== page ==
While some Australian jurisdictions are taking positive steps towards more humane, evidence-based approaches towards children and young people who have contact with the criminal justice system, Queensland is going backwards with regressive laws that will not support stronger, more cohesive communities, says Jesuit Social Services.

“Jesuit Social Services has worked with children and young people who have contact with the justice system for more than 45 years. We know that an effective system is one that works to prevent crime from occurring in the first place, emphasises rehabilitation for those people who do have contact, and only ever uses prison as a last resort,” says Jesuit Social Services CEO Julie Edwards.

“It is deeply concerning to see Queensland go down the same path that has been tried and failed in other parts of the country by introducing laws that will only criminalise more children, take them away from their families and communities, and increase the likelihood of them having further contact with the justice system throughout adulthood.”

Recent data published by the Productivity Commission found that Queensland had the highest youth recidivism rate in the country and the highest average number per day of young people under supervision orders.

“Earlier this year, the Queensland Government overrode its own Human Rights Act to make breach of bail an offence for children. So-called tough-on-crime policies like this do nothing to support vulnerable children to address the underlying problems behind their behaviour. In fact, the Northern Territory’s Royal Commission found no evidence that making breach of bail a crime deters young people from offending, with these findings consistent with learnings from other states,” says Ms Edwards.

“It was recently reported that almost 300 breach of bail charges have been laid against children in the first two months of these laws coming into effect, and that two-thirds of these children are Indigenous. We urge the Queensland Government to repeal these laws and commit to evidence-based reforms, including raising the age of criminal responsibility, that give children a chance to flourish in the community.”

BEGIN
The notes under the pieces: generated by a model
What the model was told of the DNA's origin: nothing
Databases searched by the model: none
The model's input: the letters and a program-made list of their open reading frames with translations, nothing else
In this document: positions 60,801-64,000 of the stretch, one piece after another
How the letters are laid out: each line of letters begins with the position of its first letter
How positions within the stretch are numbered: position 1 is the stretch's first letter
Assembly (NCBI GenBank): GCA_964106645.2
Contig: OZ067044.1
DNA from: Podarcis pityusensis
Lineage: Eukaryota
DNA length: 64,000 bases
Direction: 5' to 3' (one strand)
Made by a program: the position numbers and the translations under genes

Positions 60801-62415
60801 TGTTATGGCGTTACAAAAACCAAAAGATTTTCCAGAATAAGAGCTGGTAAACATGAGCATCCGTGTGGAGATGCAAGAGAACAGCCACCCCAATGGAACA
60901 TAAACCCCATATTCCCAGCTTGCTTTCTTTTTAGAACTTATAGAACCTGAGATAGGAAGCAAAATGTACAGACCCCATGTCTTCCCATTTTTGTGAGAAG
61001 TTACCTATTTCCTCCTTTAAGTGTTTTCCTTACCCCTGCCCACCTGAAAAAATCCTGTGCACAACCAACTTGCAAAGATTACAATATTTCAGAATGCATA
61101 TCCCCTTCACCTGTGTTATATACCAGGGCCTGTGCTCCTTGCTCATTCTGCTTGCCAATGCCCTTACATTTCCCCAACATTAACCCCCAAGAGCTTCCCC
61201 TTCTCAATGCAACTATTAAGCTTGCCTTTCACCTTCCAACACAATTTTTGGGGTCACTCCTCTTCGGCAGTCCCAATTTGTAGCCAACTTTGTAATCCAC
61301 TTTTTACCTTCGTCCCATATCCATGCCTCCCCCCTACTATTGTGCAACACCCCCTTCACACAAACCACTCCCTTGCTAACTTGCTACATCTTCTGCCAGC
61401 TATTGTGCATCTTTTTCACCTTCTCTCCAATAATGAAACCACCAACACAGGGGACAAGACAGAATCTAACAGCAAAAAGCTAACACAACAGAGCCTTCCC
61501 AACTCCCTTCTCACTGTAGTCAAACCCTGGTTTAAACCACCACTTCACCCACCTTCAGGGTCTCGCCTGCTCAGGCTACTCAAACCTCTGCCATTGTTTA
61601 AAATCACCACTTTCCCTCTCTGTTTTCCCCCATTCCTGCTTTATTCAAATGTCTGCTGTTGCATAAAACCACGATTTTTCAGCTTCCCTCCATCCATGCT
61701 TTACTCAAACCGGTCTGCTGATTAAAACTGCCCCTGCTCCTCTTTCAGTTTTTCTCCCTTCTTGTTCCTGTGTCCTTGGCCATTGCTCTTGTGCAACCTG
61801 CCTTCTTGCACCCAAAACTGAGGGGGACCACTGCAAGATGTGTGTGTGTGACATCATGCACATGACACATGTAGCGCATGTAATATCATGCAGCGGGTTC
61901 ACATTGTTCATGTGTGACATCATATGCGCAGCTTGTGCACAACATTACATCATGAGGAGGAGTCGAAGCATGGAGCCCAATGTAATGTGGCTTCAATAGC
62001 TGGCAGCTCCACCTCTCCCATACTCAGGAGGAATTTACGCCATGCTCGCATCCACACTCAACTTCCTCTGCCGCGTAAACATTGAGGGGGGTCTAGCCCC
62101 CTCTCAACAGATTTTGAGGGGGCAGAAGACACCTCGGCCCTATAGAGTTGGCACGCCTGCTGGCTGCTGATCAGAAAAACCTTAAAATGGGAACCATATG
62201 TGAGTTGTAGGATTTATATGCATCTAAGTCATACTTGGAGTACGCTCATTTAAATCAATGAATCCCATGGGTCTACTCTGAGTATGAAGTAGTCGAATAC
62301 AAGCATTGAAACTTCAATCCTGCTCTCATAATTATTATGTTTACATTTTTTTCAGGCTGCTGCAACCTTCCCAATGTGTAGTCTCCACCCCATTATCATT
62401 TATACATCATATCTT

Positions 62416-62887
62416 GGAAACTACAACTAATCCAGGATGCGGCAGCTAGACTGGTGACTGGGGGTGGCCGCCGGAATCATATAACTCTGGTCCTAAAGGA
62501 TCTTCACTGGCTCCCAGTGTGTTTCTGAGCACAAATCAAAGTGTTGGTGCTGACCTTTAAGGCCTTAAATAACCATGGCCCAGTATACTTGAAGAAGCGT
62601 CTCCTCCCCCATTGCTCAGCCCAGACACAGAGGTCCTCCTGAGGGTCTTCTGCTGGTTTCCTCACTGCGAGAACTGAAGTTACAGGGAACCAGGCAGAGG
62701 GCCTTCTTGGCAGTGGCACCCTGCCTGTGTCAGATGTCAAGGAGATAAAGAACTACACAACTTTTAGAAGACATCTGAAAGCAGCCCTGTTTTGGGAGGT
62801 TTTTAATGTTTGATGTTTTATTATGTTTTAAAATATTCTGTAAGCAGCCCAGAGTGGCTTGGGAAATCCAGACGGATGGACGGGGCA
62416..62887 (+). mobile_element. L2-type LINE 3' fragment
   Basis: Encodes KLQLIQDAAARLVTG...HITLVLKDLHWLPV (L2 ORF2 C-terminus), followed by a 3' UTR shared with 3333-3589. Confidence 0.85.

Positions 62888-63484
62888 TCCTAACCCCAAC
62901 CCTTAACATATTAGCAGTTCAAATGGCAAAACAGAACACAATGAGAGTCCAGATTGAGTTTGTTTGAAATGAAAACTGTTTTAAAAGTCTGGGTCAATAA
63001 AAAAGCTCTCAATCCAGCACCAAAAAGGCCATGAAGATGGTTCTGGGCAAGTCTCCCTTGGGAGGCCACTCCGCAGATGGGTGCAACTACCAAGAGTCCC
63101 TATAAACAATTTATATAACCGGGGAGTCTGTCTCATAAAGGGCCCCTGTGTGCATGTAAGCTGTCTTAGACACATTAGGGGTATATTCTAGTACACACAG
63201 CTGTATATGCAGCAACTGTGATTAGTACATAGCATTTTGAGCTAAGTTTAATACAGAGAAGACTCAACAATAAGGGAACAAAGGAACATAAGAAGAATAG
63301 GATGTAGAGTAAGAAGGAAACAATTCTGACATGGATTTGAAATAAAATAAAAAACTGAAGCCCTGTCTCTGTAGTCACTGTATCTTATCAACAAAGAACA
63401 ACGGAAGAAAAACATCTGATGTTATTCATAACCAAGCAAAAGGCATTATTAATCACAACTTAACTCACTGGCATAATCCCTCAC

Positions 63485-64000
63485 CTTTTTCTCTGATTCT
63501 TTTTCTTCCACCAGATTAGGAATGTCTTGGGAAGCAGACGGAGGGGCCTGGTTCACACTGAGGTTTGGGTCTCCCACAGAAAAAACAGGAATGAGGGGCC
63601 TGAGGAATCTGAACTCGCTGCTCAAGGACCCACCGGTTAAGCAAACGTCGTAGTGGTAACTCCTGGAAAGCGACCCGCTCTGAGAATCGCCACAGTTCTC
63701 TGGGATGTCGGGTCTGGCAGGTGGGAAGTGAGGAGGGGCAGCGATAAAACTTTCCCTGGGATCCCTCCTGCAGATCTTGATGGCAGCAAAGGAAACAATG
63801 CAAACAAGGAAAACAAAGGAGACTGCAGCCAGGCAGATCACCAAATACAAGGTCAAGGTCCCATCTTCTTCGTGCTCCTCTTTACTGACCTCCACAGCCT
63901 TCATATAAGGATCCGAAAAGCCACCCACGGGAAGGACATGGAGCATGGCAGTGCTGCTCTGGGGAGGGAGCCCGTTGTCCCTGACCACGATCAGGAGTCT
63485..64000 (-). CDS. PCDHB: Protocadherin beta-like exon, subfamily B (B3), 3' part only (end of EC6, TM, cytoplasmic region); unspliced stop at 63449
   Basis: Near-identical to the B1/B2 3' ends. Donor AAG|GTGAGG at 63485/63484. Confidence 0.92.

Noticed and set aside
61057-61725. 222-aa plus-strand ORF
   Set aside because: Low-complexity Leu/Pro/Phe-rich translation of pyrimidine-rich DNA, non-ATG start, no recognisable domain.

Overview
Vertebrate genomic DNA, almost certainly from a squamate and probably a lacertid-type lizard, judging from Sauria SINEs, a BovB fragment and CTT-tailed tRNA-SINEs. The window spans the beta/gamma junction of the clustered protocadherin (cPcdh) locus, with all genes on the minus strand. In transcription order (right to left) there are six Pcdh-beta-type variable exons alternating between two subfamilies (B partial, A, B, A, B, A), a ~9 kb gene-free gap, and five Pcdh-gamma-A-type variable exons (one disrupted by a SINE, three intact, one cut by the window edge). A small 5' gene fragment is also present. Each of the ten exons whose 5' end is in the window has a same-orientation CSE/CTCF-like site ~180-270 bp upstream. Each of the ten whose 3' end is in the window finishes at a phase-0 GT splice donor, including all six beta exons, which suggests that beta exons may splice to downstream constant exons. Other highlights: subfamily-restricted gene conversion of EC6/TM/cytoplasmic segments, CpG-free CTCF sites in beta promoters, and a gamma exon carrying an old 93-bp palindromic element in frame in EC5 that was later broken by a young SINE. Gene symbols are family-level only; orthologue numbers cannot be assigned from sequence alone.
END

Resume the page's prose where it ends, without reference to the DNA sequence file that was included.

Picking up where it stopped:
Leaders from Jesuit Social Services have previously explored effective adult and youth justice systems across parts of Europe, the US and New Zealand as part of its #JusticeSolutions tours. Ms Edwards said there is much Queensland can learn from international best practice.

“The strong and effective systems we observed highlighted the need to only ever use detention as a last resort, and of supporting people to address their individual and often complex needs.

“There is still plenty of work to be done around the country to give all children the best opportunity to thrive, but we have seen some positive steps with a number of states and territories committing to raise the age of criminal responsibility and investments into diversion and restorative justice which hold children accountable for their behaviour in the community, not detention. We call on Queensland to follow the lead of others and commit to helping, not harming, children.”

Media enquiries: Kathryn Kernohan, 0409 901 248 or kathryn.kernohan@jss.org.au

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